As in Salzburg, a brothel is not allowed to be located within immediate walking distance of schools, kindergartens and the like. As well as this, anyone offering sexual services there has to be registered with the local council. Home visits are allowed, but only if there are no children or young people living in the household in question. Also, prostitutes are not allowed to be accepted by care homes or old people’s homes.
Lower Austria’s prostitution law is very similar to that used in Salzburg, and home visits are permitted, subject to conditions similar to those in Burgenland.
The most notable thing about prostitution law in Upper Austria is its progressive nature. The “Sexual Services Law” also contains a special section explaining the requirements for peep shows.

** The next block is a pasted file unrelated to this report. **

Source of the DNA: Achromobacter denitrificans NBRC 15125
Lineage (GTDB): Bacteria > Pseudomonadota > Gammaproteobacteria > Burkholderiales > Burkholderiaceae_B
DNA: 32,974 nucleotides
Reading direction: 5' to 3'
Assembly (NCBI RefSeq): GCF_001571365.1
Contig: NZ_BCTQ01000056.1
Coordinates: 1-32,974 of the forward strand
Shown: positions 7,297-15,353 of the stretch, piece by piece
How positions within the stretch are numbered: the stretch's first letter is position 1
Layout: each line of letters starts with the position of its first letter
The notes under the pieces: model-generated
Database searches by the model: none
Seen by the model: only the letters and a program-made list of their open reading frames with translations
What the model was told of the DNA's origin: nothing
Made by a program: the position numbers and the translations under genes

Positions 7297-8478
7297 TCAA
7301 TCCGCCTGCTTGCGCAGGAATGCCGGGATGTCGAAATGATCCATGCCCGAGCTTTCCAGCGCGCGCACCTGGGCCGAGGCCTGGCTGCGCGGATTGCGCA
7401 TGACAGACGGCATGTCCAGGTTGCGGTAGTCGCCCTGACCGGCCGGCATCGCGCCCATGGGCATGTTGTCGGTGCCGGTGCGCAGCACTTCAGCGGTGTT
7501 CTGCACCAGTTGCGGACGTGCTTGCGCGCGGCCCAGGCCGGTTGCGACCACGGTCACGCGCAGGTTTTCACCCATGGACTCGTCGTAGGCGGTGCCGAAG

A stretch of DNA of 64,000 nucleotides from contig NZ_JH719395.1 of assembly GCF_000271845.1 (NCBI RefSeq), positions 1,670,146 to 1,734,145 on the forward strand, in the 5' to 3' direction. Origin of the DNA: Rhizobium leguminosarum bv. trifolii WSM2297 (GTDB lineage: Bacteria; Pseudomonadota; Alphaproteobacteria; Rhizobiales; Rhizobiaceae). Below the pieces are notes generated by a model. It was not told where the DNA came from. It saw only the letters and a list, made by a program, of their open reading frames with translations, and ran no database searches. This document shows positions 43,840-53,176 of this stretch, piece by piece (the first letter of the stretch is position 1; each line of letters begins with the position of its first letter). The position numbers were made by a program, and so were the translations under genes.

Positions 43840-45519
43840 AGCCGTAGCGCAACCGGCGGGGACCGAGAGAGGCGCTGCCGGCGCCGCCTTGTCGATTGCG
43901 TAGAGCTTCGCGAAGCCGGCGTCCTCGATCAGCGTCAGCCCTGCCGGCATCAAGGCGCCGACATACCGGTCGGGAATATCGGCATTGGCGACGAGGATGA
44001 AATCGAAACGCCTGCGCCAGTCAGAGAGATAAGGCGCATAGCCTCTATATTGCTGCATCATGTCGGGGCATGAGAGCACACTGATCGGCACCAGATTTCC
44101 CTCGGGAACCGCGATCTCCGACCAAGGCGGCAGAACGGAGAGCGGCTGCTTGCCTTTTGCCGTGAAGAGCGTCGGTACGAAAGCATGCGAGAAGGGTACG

In this region, only Austrian citizens, or people with equivalent status, are allowed to manage a brothel.
While there are 29 approved brothels in Graz, the district of Liezen, by contrast, has just one so-called “officially approved brothel-like facility” responsible for providing sexual services. One special factor is that in Styria, only people who have completed their 19th year of age are permitted to practice or initiate prostitution. Styrian prostitution law also dates back to the year 1997, since when it has not been fundamentally reworked. Home visits are essentially permitted in Styria, on the condition that nobody who is under-age lives in the accommodation. According to the police, home-based prostitution, which is also illegal in Styria, increased enormously during the Covid-19 pandemic.
Prostitution is prohibited outside brothels in Tyrol, meaning home visits are not permitted either.